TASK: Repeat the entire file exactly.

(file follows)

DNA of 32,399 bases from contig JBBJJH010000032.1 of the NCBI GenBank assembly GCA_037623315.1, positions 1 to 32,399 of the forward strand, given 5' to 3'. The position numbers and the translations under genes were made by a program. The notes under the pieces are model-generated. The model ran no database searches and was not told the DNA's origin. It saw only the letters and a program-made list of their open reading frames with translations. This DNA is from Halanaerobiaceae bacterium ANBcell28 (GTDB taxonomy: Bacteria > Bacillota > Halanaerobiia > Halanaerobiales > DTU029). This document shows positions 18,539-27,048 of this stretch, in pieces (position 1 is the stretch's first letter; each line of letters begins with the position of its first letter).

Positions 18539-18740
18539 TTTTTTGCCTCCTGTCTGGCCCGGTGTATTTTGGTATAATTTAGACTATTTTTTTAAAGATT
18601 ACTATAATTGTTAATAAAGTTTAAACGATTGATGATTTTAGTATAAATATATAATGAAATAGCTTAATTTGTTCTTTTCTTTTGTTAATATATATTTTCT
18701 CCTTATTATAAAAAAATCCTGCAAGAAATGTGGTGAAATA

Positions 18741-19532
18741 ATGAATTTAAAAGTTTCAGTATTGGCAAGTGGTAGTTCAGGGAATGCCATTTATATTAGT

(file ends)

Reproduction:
DNA of 32,399 bases from contig JBBJJH010000032.1 of the NCBI GenBank assembly GCA_037623315.1, positions 1 to 32,399 of the forward strand, given 5' to 3'. The position numbers and the translations under genes were made by a program. The notes under the pieces are model-generated. The model ran no database searches and was not told the DNA's origin. It saw only the letters and a program-made list of their open reading frames with translations. This DNA is from Halanaerobiaceae bacterium ANBcell28 (GTDB taxonomy: Bacteria > Bacillota > Halanaerobiia > Halanaerobiales > DTU029). This document shows positions 18,539-27,048 of this stretch, in pieces (position 1 is the stretch's first letter; each line of letters begins with the position of its first letter).

Positions 18539-18740
18539 TTTTTTGCCTCCTGTCTGGCCCGGTGTATTTTGGTATAATTTAGACTATTTTTTTAAAGATT
18601 ACTATAATTGTTAATAAAGTTTAAACGATTGATGATTTTAGTATAAATATATAATGAAATAGCTTAATTTGTTCTTTTCTTTTGTTAATATATATTTTCT
18701 CCTTATTATAAAAAAATCCTGCAAGAAATGTGGTGAAATA

Positions 18741-19532
18741 ATGAATTTAAAAGTTTCAGTATTGGCAAGTGGTAGTTCAGGGAATGCCATTTATATTAGT